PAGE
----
Wetland loss spurs algae problem

Over the last few weeks, water quality issues have been surfacing throughout Alberta.

Dear Editor:

Over the last few weeks, water quality issues have been surfacing throughout Alberta. Some lakes, most recently Pigeon Lake, are being negatively affected by algae blooms, which has placed them under algae advisories. This greatly harms summer recreational activities that normally take place at these lakes, can be lethal to fish stocks and could even start influencing property values on the affected lakes.

The questions on everyone’s minds are — why is this happening and how can it be stopped?

Some blame the water quality issues on development, farm run-off, sewage run-off and dropping water levels. But, what you might not know is that wetlands, including marshes and ponds, play a significant role in the water quality of our lakes and rivers.

Historically, intact natural wetlands on the landscape intercepted, filtered and absorbed contaminants and excess nutrients before they reached our rivers and lakes. Unfortunately, we have lost a great deal of these effective water filters. In the settled area of Alberta, we have lost two-thirds of our wetlands due to drainage and infilling. This is significant, and even more disconcerting is that loss continues at a rate of one-half of one per cent each year in Alberta. Across Canada we lose 45 football fields worth of wetlands every day.

When wetlands are drained, it results in an increase of water flowing off of the land and with that water goes excess nutrients, sediment, pesticides and pathogens, which contribute to decreasing water quality in our lakes and rivers. Phosphorous is one of the key contributors to algae formation. Wetland loss has greatly contributed to the movement of phosphorous from Alberta’s watersheds, contributing to the algae blooms that Alberta is currently experiencing.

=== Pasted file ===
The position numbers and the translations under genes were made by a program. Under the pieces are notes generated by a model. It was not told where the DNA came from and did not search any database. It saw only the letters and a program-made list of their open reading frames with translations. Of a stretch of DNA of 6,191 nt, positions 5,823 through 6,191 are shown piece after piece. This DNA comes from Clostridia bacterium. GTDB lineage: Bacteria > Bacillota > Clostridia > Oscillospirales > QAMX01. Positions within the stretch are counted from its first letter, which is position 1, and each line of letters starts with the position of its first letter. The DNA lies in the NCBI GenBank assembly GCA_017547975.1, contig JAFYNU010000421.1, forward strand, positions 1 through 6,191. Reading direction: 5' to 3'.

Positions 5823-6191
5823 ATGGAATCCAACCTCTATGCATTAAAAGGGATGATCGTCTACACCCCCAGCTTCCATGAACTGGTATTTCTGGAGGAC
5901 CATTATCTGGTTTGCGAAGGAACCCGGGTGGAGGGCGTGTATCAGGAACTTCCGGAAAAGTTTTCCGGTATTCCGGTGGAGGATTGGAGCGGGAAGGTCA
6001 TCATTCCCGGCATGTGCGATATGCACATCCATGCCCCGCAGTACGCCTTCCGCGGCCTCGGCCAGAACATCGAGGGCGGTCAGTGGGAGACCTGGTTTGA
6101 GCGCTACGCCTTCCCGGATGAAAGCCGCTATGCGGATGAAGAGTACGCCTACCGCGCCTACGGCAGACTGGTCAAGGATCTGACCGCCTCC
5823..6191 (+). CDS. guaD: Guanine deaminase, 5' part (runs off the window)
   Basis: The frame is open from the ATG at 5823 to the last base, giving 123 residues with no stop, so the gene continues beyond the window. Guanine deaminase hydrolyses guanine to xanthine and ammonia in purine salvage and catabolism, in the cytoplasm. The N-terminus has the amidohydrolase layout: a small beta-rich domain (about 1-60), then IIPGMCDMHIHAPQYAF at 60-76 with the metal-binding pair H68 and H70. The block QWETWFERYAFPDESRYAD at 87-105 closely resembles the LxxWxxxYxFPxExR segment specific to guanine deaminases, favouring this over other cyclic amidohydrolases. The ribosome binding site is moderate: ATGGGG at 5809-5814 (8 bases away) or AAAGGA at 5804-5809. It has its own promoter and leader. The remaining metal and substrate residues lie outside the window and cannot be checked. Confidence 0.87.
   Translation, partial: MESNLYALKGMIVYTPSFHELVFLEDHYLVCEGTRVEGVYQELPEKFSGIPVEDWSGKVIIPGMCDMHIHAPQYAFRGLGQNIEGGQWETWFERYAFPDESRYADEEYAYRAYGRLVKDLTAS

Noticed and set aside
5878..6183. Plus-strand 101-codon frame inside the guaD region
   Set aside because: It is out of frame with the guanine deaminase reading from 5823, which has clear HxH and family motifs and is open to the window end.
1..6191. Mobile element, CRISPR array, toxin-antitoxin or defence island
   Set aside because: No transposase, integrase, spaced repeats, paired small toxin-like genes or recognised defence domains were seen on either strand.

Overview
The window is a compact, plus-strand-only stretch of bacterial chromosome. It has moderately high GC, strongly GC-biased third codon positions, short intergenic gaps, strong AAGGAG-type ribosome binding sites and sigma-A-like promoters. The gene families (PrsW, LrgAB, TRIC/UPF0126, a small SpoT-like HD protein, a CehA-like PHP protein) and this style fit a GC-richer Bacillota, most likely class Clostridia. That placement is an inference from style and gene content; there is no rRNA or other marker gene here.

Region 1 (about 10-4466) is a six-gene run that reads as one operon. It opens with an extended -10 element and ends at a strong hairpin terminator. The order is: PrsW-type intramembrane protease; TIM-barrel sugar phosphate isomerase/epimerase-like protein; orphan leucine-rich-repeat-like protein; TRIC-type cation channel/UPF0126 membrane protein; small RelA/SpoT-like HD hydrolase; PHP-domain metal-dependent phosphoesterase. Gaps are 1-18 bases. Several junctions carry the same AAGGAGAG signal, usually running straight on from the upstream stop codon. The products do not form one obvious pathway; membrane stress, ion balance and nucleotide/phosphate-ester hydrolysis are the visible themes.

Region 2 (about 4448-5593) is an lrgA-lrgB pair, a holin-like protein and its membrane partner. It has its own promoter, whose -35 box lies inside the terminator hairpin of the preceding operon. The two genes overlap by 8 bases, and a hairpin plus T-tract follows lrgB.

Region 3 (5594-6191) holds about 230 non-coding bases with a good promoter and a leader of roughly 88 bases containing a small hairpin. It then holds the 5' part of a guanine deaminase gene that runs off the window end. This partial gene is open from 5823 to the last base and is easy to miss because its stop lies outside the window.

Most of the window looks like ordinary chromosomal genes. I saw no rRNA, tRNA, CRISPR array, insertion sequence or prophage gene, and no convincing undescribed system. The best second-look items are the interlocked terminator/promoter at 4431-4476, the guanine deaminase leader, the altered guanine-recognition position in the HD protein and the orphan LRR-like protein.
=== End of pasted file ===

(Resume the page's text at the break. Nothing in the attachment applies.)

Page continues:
Protecting and restoring wetlands doesn’t mean farmers can’t continue farming and developers can’t continue developing, in fact it would help mitigate the impacts of future economic development. We recognize farmers need to use fertilizers to produce food to feed our growing population and developers need land so our province can continue to grow and prosper. However, adding acres of farmland or houses at the expense of key assets in the watershed like wetlands is not a sustainable way to move forward.

It all comes down to balance and managing the impacts of growth. It isn’t just about wetlands — it is about water. We should all care about the water quality of our lakes and rivers, and the good news is that we can do something about it. Given the historical evidence and research that Ducks Unlimited Canada and others have been gathering for nearly 75 years, an effective and proven solution is clear — wetland conservation and restoration may be one of the most effective ways to protect the quality and quantity of water in our lakes and rivers.

The Government of Alberta is now in the process of developing a new provincial wetland policy. If Alberta develops and implements a wetland policy that effectively stops further wetland loss and facilitates a level of restoration where losses have occurred, we would be a significant step closer to addressing the water quality issues we’re seeing today in Alberta’s lakes and rivers. It would also put important ecosystems back on the landscape.

We have an opportunity to make a real difference in Alberta right now to address these issues. All we need to do is act. By supporting a provincial wetland policy that includes those two outcomes, our province’s water quality and quantity would be much more secure for future generations.

Perry McCormick,

manager of provincial operations in Alberta,

Ducks Unlimited Canada

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